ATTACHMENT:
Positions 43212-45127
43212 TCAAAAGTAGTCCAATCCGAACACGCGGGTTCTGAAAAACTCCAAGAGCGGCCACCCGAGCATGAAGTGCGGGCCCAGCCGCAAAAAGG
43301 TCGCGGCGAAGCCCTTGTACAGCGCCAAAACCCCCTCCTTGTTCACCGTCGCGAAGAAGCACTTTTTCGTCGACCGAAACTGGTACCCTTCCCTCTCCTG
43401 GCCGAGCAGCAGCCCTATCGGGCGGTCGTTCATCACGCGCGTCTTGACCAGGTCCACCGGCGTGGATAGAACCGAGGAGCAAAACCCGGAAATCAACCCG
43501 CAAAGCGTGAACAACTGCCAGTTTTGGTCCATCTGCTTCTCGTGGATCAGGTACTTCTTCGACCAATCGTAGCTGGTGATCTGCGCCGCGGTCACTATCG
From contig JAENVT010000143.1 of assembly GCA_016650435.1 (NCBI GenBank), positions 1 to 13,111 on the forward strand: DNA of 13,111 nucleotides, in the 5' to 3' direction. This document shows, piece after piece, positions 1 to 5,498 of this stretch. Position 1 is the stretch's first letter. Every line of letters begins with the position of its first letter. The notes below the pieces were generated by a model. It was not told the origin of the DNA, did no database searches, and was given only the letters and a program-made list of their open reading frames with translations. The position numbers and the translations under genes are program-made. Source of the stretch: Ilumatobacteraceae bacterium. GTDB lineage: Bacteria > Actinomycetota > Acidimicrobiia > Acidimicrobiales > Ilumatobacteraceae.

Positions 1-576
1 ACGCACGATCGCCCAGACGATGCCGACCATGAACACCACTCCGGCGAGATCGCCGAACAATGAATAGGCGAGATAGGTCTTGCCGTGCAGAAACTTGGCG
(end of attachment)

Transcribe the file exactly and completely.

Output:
Positions 43212-45127
43212 TCAAAAGTAGTCCAATCCGAACACGCGGGTTCTGAAAAACTCCAAGAGCGGCCACCCGAGCATGAAGTGCGGGCCCAGCCGCAAAAAGG
43301 TCGCGGCGAAGCCCTTGTACAGCGCCAAAACCCCCTCCTTGTTCACCGTCGCGAAGAAGCACTTTTTCGTCGACCGAAACTGGTACCCTTCCCTCTCCTG
43401 GCCGAGCAGCAGCCCTATCGGGCGGTCGTTCATCACGCGCGTCTTGACCAGGTCCACCGGCGTGGATAGAACCGAGGAGCAAAACCCGGAAATCAACCCG
43501 CAAAGCGTGAACAACTGCCAGTTTTGGTCCATCTGCTTCTCGTGGATCAGGTACTTCTTCGACCAATCGTAGCTGGTGATCTGCGCCGCGGTCACTATCG
From contig JAENVT010000143.1 of assembly GCA_016650435.1 (NCBI GenBank), positions 1 to 13,111 on the forward strand: DNA of 13,111 nucleotides, in the 5' to 3' direction. This document shows, piece after piece, positions 1 to 5,498 of this stretch. Position 1 is the stretch's first letter. Every line of letters begins with the position of its first letter. The notes below the pieces were generated by a model. It was not told the origin of the DNA, did no database searches, and was given only the letters and a program-made list of their open reading frames with translations. The position numbers and the translations under genes are program-made. Source of the stretch: Ilumatobacteraceae bacterium. GTDB lineage: Bacteria > Actinomycetota > Acidimicrobiia > Acidimicrobiales > Ilumatobacteraceae.

Positions 1-576
1 ACGCACGATCGCCCAGACGATGCCGACCATGAACACCACTCCGGCGAGATCGCCGAACAATGAATAGGCGAGATAGGTCTTGCCGTGCAGAAACTTGGCG